Any taxpayer submitting a tax return can be selected for an HMRC enquiry completely at random, and if you're unfortunate enough to be selected you could find their enquiries quite obtrusive.
HMRC will sometimes request a taxpayer's private records and it's still a grey area as to whether or not they are actually entitled to access those records.
Self-employed taxpayers, or those with rental property businesses, are particularly at risk of being asked by HMRC to provide copies of private bank and credit card statements, especially if those accounts have been used for both business and private purposes.
HMRC does have extensive information and inspection powers.
A taxpayer has a general right of appeal against HMRC's requests, such as if the information requested is not considered to be 'reasonably required'.
The problem is that there is no right of appeal if the information or document forms part of a taxpayer's statutory records. Any information or a document will form part of a taxpayer's 'statutory records' broadly if the tax legislation requires the taxpayer to keep it.
For example, in the case of a self-employed taxpayer, the records to be kept include 'records of all receipts and expenditure' and 'records of all sales and purchases of goods'.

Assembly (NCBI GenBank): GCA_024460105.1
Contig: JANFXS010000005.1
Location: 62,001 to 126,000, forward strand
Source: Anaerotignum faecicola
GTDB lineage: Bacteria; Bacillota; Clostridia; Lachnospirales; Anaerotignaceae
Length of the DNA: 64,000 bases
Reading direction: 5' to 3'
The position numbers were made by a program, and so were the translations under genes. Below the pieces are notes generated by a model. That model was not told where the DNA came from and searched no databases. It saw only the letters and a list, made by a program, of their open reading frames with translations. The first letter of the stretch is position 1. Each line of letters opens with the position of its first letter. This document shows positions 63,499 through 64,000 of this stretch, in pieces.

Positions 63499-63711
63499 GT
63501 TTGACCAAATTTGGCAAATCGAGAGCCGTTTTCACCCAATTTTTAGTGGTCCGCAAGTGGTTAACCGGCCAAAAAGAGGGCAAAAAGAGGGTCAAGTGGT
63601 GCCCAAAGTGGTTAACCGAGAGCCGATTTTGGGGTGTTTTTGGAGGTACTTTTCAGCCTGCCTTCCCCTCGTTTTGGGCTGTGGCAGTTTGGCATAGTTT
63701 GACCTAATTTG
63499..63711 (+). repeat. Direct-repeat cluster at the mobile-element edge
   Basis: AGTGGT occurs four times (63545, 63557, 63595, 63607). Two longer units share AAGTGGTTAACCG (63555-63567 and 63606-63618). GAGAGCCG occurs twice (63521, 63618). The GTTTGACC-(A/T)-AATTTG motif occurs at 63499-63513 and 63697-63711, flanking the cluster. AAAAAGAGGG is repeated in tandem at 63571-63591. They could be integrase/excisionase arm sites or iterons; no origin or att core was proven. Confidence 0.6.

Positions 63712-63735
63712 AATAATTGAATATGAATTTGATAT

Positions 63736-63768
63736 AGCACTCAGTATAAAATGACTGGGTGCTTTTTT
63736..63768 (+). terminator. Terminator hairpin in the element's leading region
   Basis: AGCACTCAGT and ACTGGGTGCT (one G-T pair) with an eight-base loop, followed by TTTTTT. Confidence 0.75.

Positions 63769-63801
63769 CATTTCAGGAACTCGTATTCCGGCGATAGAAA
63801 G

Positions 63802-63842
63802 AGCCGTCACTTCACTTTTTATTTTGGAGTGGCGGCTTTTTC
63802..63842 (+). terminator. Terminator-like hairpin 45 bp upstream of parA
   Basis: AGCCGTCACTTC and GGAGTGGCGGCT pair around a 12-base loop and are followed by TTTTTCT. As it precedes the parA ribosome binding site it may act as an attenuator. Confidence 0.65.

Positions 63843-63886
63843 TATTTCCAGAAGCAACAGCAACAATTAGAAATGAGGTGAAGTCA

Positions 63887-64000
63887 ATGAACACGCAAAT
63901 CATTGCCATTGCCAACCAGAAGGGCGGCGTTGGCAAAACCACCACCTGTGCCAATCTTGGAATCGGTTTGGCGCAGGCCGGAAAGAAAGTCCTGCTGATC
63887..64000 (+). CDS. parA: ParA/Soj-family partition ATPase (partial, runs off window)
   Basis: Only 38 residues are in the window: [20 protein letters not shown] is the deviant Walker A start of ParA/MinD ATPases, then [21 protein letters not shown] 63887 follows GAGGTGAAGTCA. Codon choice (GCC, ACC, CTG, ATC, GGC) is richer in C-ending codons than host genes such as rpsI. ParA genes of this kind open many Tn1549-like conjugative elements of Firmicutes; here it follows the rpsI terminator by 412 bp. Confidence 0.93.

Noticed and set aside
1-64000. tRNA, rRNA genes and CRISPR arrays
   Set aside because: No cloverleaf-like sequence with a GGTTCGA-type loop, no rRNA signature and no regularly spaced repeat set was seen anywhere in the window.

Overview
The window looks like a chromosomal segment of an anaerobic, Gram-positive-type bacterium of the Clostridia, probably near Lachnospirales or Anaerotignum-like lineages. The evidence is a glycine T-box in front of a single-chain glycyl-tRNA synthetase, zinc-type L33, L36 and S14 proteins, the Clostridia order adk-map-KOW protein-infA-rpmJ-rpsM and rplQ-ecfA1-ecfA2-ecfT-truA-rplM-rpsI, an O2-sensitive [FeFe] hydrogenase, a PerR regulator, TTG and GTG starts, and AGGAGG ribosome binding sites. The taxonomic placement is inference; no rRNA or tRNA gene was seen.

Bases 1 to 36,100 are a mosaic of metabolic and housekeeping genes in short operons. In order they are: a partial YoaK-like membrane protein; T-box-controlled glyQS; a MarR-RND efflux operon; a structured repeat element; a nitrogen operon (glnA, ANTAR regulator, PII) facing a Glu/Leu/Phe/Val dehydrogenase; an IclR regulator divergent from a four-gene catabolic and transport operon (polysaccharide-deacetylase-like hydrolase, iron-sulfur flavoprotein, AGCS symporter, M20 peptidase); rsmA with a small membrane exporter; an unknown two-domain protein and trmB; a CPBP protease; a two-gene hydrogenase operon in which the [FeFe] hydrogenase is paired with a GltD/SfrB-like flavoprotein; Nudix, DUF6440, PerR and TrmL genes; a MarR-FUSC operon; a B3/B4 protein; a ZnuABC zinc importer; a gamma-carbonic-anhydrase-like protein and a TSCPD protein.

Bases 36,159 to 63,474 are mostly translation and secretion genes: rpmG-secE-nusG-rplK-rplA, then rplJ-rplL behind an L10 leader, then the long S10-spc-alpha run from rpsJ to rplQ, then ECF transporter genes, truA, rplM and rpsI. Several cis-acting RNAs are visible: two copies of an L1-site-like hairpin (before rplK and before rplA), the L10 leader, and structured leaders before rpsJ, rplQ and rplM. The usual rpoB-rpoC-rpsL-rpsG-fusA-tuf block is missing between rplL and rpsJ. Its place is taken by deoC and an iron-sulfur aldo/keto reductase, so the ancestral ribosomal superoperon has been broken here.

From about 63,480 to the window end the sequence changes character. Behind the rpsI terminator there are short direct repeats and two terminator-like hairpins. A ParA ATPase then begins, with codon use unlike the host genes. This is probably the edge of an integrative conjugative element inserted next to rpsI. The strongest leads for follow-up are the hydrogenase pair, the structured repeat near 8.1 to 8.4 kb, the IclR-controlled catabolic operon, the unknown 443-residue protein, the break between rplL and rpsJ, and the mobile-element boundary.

In the legal case of Beckwith v HMRC [2012) just over 90 business transactions went through a personal account during the tax year under enquiry. As a consequence the personal account was held to be a 'business record' and formed part of the taxpayer's statutory records. Accordingly, the taxpayer had no right of appeal against HMRC s information notice to the extent that it asked tor his personal bank statements.
Whether or not private records are 'reasonably required' has been the cause of many disagreements between taxpayers and HMRC over the years so the best approach is always to keep your business and private transactions entirely separate if possible. This will help avoid such disagreements if you are ever selected for an HMRC enquiry.
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